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Dark Star Orchestra

Reliving history, one show at a time.
Monday Jan 22, 2007.     By Ben Rubenstein
Centerstage Chicago Nightlife City Guide Arts

Dark Star Orchestra
photo: courtesy of DSO
You can call the members of Dark Star Orchestra a lot of things. Hippies? Sure. Deadheads? Definitely. But copycats? Don't even try it. "What we do, there's nothing copied or studied or practiced. You can't copy this music," says DSO member Rob Eaton, who's been channeling the spirit of Grateful Dead guitarist/vocalist Bob Weir on an almost nightly basis for the past seven years.

Founded in Chicago in 1997 by guitarist John Kadlecik and late keyboardist Scott Larned, the Orchestra is widely recognized as the most authentic Dead tribute band around. But anyone involved with the project is quick to tell you that this is not a cover band.

"One of the big misconceptions is that we do note-for-note stuff, which is ludicrous," says Eaton, who joined the group in 1999 for a five-night stand at Martyrs and has been involved ever since. "First of all, you couldn't do one note-for-note show in a lifetime, and second of all, it would be completely against what the music is about, which is improvisation."

What the band does do is follow setlists from past Dead shows (say, the Hollywood Bowl in 1972) and recreate the vibe, if not the specifics, of each concert for a new audience. Eaton is currently in charge of choosing which show from the band's vaunted history the Orchestra will do next, and it's no easy task. "There's a lot of research that goes into it," he says. "I will look at the last five times we were in Chicago and try to find songs we haven't been doing or time periods we haven't been doing. Each time we go to a city, we'll try to give people a different look at the band to keep it interesting for everybody, including us."

About a third of DSO shows (there have been more than 1,300 of them) feature an "original" setlist, with the group handpicking songs in the same way the Dead might once have done.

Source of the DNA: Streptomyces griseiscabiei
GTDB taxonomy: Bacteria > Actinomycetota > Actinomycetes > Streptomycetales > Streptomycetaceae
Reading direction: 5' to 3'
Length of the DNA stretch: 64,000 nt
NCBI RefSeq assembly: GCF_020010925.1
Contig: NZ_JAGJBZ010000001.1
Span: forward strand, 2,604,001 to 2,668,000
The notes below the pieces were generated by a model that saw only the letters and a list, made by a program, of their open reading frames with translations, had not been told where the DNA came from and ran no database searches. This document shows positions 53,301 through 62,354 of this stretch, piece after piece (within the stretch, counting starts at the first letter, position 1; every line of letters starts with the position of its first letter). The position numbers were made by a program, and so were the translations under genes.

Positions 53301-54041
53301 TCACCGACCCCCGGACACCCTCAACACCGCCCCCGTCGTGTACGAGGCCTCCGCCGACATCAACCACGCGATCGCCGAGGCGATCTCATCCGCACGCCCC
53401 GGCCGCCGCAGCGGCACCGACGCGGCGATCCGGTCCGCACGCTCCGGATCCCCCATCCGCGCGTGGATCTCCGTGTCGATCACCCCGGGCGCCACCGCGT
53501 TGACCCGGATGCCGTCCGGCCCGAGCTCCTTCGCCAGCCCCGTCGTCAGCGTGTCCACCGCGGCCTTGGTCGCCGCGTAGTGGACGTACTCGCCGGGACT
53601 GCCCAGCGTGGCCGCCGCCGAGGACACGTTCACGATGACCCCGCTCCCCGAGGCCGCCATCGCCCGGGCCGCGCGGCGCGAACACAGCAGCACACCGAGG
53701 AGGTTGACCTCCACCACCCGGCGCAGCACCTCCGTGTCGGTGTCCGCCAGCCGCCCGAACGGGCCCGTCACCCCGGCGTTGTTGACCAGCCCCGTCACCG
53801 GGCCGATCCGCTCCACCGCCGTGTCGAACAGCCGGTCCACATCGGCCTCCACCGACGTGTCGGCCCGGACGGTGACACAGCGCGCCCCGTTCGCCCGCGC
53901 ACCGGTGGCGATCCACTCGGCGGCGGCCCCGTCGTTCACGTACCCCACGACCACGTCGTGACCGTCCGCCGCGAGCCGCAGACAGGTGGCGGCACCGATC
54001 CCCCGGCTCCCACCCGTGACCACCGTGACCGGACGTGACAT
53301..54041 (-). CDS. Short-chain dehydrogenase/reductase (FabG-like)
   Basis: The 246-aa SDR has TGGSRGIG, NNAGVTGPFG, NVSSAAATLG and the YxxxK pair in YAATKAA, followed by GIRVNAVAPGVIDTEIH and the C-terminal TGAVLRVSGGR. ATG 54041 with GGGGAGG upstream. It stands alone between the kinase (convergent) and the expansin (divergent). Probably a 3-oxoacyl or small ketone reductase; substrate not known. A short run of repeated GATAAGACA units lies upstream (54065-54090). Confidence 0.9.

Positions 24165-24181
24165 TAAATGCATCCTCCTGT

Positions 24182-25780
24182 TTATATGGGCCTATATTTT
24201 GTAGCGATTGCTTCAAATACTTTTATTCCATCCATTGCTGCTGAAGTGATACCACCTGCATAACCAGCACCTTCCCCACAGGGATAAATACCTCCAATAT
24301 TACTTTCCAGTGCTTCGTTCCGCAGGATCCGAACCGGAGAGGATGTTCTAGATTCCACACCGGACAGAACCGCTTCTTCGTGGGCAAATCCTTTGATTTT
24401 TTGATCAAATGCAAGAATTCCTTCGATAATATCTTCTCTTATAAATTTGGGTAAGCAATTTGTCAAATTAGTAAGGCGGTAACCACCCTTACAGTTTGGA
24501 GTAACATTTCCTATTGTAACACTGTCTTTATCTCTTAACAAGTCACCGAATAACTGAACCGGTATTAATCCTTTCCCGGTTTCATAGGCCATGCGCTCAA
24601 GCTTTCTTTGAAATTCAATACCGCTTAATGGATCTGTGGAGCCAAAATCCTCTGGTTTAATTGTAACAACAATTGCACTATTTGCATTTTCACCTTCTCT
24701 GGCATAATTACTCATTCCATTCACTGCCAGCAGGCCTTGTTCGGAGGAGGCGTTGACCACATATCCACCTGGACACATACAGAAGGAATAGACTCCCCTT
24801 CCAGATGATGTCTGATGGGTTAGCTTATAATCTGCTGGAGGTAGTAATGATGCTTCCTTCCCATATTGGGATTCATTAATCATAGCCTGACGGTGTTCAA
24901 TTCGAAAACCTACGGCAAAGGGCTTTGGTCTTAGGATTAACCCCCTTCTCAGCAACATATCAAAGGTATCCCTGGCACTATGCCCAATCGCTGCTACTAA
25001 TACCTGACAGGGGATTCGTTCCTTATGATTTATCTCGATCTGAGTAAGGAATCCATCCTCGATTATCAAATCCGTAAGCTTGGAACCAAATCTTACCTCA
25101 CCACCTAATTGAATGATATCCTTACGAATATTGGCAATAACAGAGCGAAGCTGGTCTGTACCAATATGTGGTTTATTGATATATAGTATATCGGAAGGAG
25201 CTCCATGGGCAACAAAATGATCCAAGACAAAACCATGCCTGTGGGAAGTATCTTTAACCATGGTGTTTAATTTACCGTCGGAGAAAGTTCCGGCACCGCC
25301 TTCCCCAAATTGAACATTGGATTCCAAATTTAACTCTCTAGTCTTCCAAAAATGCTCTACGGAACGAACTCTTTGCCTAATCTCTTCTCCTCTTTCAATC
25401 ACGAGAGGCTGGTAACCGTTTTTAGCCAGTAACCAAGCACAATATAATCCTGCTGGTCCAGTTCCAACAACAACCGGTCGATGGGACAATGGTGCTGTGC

Judging from the response, there's clearly still a huge market for this music and everything that goes along with it. "We have a pretty strong base of support pretty much wherever we go," says Eaton, noting that the audience typically includes everyone from teenagers to senior citizens. "I think the older people that come to see us aren't necessarily trying to relive the past, but the music was a really big part of their lives and it really meant something to them. Coming to our shows makes them feel good. Whether it's us playing it or someone else, there's a special energy that you only get when you're there."

The Dark Star Orchestra members know that feeling very well. Eaton estimates that he's been to about 400 Grateful Dead and Jerry Garcia Band shows combined, and the rest of the group [Kadlecik (Garcia), Lisa Mackey (vocalist Donna Godchaux), Dino English (drummer Mickey Hart), Rob Koritz (drummer Bill Kreutzmann) and Kevin Rosen (bassist Phil Lesh)] has pretty much the same background. "We're all hardcore Deadheads, first and foremost. That's what enables us to do this on a nightly basis. I don't think you could be in a band like this and play the music like we do unless you're a hardcore Deadhead."

That's why it's particularly satisfying to know that so much of the Grateful Dead family supports what the DSO is doing, pushing it past mere "cover band" status.

"For us, what makes it all work, is when Donna Jean Godchaux wants to come sing with us, and Bobby (Weir) wants to come play with us; those are the types of things that sort of vindicate us," says Eaton. "Because those are the guys that were there from the beginning. And if they think it's OK, then that's all you need."

Coming soon to a stage near you: January 26 and 27 at the Park West.


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